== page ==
Tag Archives | vouchers

Gift voucher proposals not worth the effort – New Consumer Protection Legislation (2 of 5)

Department of Jobs, Enterprise and Innovation has proposed some useless changes to consumer legislation around vouchersIn my summary blog post recently (Consumer Protection Legislation – some good but some pointless changes proposed) about the May 2015 announcement of some extensive changes to consumer rights legislation announced by Minister for Jobs, Enterprise and Innovation, Mr. Richard Bruton, TD, I noted that I expected that the greatest impact for consumers would be those impacting gift vouchers and the 30 day refund period for faulty products.

And not by accident, those changes would likely have the biggest impact on retailers, endangering their enactment at all.

30 Day Refund

For me, of most interest proposal which will provide for a standard 30 day period in which consumers can return faulty goods and get a full refund. This would be huge for consumers if it was to be enacted – the current hazy legislation regarding “refund, repair, replace” which leaves it down to the retailer to decide which remedy to apply, and over an undetermined time period, is probably one of the biggest bugbears and cause for confusion among consumers.

It will be interesting to see if this does go through as it likely to be rigorously opposed by retailers who hide behind the existing repair / replace options within consumer legislation to ensure they never have to return money to consumers for crappy products.

It is likely also to generate some comic conversations where within 30 days of purchase, retailers will try to justify how a clearly broken product is in fact operating exactly as it should.

Your smartphone won’t connect to the mobile network? Well, that’s the new thing – this is actually really supposed to be viewed as a Wi-Fi phone. Yes, that’s right, there are the Wi-Fi tablets already, so obviously the next step is Wi-Fi phones.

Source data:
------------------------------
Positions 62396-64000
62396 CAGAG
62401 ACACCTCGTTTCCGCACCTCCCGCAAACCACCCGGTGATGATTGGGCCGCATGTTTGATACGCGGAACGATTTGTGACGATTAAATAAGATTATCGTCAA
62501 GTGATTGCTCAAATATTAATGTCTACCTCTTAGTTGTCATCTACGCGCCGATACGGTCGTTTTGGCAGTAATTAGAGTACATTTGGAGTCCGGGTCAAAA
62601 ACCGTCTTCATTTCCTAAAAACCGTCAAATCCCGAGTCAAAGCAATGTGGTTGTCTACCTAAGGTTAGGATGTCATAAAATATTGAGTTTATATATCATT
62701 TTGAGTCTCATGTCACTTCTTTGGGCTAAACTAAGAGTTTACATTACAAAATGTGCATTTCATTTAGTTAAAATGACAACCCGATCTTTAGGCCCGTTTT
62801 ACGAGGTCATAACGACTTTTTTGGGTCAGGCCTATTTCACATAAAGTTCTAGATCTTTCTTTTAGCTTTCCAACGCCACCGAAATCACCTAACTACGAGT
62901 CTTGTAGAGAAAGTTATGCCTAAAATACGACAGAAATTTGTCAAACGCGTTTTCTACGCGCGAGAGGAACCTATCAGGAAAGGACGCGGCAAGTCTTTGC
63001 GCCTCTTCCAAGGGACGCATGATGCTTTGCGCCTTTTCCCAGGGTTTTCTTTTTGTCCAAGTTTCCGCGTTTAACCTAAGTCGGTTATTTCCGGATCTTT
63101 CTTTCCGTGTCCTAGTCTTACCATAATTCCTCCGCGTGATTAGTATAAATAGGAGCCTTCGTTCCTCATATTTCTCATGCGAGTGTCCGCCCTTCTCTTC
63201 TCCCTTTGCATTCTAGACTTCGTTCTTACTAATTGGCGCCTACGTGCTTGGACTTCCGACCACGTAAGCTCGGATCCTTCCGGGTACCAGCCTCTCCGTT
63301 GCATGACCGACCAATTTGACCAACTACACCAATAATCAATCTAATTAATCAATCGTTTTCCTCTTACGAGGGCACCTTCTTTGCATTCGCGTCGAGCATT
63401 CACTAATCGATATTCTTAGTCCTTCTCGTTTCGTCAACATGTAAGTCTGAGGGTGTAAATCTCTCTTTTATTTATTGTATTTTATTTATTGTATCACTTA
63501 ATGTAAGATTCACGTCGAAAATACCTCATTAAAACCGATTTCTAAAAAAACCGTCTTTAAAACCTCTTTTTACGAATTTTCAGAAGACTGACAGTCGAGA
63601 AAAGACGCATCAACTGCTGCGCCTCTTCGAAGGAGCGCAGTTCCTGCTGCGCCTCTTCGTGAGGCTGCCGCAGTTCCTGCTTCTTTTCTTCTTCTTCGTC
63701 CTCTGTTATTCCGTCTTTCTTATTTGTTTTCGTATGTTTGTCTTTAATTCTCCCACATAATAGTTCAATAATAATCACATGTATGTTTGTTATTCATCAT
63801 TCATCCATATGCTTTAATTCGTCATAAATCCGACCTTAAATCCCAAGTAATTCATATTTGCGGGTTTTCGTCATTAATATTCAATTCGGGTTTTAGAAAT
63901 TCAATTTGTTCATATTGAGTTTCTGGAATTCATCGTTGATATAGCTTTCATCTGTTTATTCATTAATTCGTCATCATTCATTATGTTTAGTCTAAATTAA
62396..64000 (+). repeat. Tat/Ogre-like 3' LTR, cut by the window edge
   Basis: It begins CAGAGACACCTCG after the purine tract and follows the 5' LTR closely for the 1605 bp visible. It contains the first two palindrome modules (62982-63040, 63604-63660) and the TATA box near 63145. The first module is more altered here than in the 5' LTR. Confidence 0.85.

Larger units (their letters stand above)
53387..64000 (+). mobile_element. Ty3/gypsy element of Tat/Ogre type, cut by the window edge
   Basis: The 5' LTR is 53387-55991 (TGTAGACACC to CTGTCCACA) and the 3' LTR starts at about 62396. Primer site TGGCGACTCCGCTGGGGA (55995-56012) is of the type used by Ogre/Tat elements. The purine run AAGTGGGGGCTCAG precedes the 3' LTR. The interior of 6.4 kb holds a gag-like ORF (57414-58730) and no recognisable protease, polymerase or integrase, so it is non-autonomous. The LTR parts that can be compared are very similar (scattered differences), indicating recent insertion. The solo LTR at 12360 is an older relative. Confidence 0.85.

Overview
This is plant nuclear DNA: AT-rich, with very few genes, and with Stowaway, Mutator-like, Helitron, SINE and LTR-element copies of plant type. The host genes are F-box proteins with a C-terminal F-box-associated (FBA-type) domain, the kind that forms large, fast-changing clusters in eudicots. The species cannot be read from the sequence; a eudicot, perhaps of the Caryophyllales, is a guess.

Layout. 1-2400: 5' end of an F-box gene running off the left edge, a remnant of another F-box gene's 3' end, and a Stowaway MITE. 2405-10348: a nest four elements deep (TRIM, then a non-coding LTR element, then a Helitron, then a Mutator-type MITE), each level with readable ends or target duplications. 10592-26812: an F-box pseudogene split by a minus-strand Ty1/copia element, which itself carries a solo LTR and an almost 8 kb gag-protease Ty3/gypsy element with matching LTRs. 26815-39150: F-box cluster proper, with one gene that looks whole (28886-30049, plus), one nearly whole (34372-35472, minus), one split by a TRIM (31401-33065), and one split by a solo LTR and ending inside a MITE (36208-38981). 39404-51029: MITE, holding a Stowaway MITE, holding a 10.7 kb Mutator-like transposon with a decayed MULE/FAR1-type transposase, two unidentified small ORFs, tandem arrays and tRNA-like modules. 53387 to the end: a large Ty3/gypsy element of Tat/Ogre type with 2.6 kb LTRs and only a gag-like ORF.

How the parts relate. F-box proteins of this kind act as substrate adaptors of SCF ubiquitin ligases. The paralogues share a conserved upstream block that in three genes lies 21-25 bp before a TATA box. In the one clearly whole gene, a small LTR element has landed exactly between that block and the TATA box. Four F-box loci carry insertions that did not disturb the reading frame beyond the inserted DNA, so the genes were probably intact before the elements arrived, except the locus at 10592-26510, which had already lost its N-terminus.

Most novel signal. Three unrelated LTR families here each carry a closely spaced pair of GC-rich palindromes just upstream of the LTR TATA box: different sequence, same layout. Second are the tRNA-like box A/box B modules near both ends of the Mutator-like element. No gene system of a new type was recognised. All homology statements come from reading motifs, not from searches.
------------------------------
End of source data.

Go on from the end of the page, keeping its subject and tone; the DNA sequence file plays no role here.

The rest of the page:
Developments and progress towards implementing the proposals here, and whether or not they’ll eventually be watered down before passing into law, will be worth monitoring.

Rights by Proxy

The new proposals includes somewhat innovative clause that would allow consumers who receive products or services as a gift be entitled to the same rights as if they bought the product or service themselves.

When I say innovative, maybe I should have said “makey uppey”. I’ve no legal background but I’m not sure that creating such a right by proxy would be very easily achieved.

More importantly, I’m not sure we really need such a new right to be provided to gift recipients. Existing consumer rights can handle such scenarios perfectly well without providing such rights by proxy.

Gift Voucher Changes

As I mentioned in my original blog post, I think these are mainly included in the proposals for their headline grabbing capacity, and the proposal is largely futile in its wish to ban expiry dates for gift cards and vouchers.

Regular readers here will know that I’m not a fan of gift cards and vouchers. You can read here my thoughts on why you should avoid gifts vouchers and instead, gifts could and should be much better thought out rather than plumping for the gift voucher catch-all.

I accept that, yes, this new legislation will remove the danger of voucher expiry from that list of dangers, but many other will still remain – and many cannot be mitigated through legislation.

Buyer should still always beware

The Irish Examiner Survey Says 46% of consumers don't check voucher termsAs in most things, the first line of protection for the consumer is the consumer themselves – which was always the case anyway when it came to expired vouchers. This article from the Irish Examiner [Survey: 46% do not check gift card conditions] highlights research carried out on behalf of the National Consumer Agency (NCA) [now the Competition & Consumer Protection Commission (CPCC)] which indicates that almost half of people receiving vouchers or gift cards as Christmas presents do not check the conditions of use.

Worse, consumers in many cases won’t even use their gift vouchers, never mind read the terms and conditions. According to estimates in this US article [1$billion in gift cards goes unredeemed], at least in 2007 up to 10% of all gift vouchers purchased were never redeemed. Whereas this article [Half of us have left gift vouchers expire] tells us that further National Consumer Agency (NCA) research has found that 48% of Irish people let gift vouchers and cards expire.

If consumers in general were to read the terms and conditions of their vouchers, and were to actually follow up and spend those vouchers in a timely manner, then we’d have no need for this legislation. In fact, in this view, even the vice-chairman of the Consumers Association of Ireland (Mr. Michael Kilcoyne) and myself are in agreement. In a recent article, Mr. Kilcoyne is quoted as saying: